Terri and the Wall [Flash Fiction]
It started with a wall.
“This will be a great wall. A necessary wall. A wall of democracy to keep out Those We Don’t Like.”
It started with a wall, and it ended with something called ‘Nuclear Winter.’ Between wall and winter were other, lesser-known things. Riots. Depressions. Uprisings. Coups. Tweets. Most Merrykans knew only that the wall was supposed to save them. Knew only that the wall had been their downfall.
As Terri Fox sat forlornly by the side of the dust-devilled road, she contemplated the wall towering over her. Further towards Westcoast, encampments had sprung up around it, thousands of Merrykans living in its shade. But she’d always found something sinister and cold about its unnatural height and pock-marked surface. Not to mention the strange symbols painted on it in swathes of red and green and blue. A language, some said. A message from the ancestors. A warning to build no more walls. A warning they’d all taken literally.
Movement from down the road caught her eye. Two powerful horses pulled one of the old-fashioned wagons… a bright yellow schoolbuswagon. It, too, bore strange markings on its sides, but the green flag fluttering in the breeze atop it allayed Terri’s niggling concern. It had been months since a trader from Westcoast had come this way.
The wagon rumbled to a stop and an elderly, weather-lined face peered out from the large front hole of the schoolbuswagon. The man gripping the reins pulled off his eyeglasses, wiped them on his shirt sleeve, and squinted down at Terri.
“Hey there, youngun,” he said. “Whatcha doin’ out here all by your lonesome?”
Terri gestured to the base of the wall, to the horse tethered to a sturdy tree. The horse, spotting its kin pulling the schoolbuswagon, let out a whinny of greeting. The trader’s horses merely snorted and chomped impatiently on their bits. One stamped its hoof, sending up a small mushroom of dust.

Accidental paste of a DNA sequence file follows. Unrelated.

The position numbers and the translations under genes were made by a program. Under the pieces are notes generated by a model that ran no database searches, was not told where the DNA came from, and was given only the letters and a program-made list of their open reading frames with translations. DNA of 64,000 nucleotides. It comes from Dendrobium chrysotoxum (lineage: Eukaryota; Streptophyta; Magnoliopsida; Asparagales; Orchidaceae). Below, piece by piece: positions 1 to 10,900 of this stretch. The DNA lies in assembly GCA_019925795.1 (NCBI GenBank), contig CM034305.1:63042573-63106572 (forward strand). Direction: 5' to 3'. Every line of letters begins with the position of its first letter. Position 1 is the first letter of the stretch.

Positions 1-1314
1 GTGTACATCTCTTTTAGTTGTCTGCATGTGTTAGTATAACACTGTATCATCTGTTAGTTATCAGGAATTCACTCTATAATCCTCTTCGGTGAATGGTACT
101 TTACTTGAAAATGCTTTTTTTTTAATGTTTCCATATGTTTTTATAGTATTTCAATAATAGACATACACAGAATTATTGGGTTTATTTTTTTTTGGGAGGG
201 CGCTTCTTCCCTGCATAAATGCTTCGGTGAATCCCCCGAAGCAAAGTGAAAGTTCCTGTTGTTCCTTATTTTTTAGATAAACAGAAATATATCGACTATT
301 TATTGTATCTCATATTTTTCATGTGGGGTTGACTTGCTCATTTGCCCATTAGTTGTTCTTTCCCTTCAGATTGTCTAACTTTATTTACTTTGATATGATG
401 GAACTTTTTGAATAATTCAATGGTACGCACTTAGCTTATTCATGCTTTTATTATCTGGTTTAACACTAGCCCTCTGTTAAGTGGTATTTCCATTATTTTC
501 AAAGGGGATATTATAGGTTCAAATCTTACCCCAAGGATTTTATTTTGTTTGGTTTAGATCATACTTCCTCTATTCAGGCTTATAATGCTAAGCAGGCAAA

“My horse cast its shoe a mile back, and picked up a stone that’s made her lame.”
The old man tutted and shook his head. “Is it far, to your home? Mayhaps you could walk your horse back?”
Terri shook her head. “I’m not going home. I’m on a pilgrimage.”
The way the sun shone against the man’s eyeglasses made his eyes appear to twinkle. A trick of the light. “Oh? And where are you going, if you don’t mind me askin’?”
The question Terri had been dreading. The question she’d avoided answering by travelling at night, to avoid meeting other people in spite of the risk posed by noctural wilduns. Stories told of a time when wilduns had lived with people, even shared their homes. But that had been before Winter.
People tended to look at Terri like she was crazy, when she told them about her pilgrimage. The old man would be no different.
“I’m heading to Eastcoast,” she admitted. “Months ago, a traveller passed through my village, and told tale of a prophet who’ll be speaking on the eve of midsummer. I hoped to be there before then, but now it seems I won’t get there at all.”
“A prophet, eh?” His voice laughed as the sun continued to make his eyes look twinkly behind the small glass panes. “Well well. A prophet. Tell you what, I’m heading to Eastcoast myself. Why don’t you travel with me? You can shoot a bangstick, yes?”
Terri reached out to the travel-bag on the ground by her knee. Pulling back the raincover, she revealed the bangstick which lay atop her other belongings.
“Aye, I can shoot.”
“Then I’ll make you a fair deal. Hitch your horse to my wagon until the next village, and ride beside me. You shoot any wildun or triber on sight, and I’ll give you passage to your gathering.”
Twin shivers of excitement and dread rippled down her sight. Dread, because she’d never shot a triber before. Only seen the feral men and women—those who shunned village life in favour of roaming the lands and preying on others—from a distance. Excitement, because she wouldn’t miss the prophet after all. Her months of preparation would be worth it.
She sprang up from her tree-stump seat, strapped her bangstick across her shoulder, and tossed her bag into the wagon. At the back of the yellow thing was a metal hoop, which she tethered her horse securely to. At the next village, she would either trade for a shoe, or trade the horse for more supplies.
As she passed the coloured markings on the side of the schoolbuswagon, she stopped and ran her fingers across them, tracing their sinuous shapes. These markings were different to the ones on the wall. Less fuzzy around the edges. Less random in their placement. There was a uniformity to them that suggested great care and attention.
“Do you like them?” the trader asked.
Terri nodded and looked up to him. “What are they?”
“When I was young, my grandpap told me these markings were the name of the prophet.”
Quick as a viper, Terri snatched her hand back. She’d heard myths that markings could have power. Of ancient boxes that spoke in dead voices. That out in the Mexiwastes were abandoned settlements overflowing with dangerous artifacts of times long-gone. But never had she met anybody who could make sense of the markings, or who’d heard ancient speakingboxes talk.
“What do the markings say?” she asked.
The trader smiled and leant down to offer his hand. “They say, Long Live The Wendig.“
Today’s Chuck Wendig Friday Flash Fiction prompt is:
“Write a piece of story which revolves around travel woes of some kind.”
I hope you’ve enjoyed this story!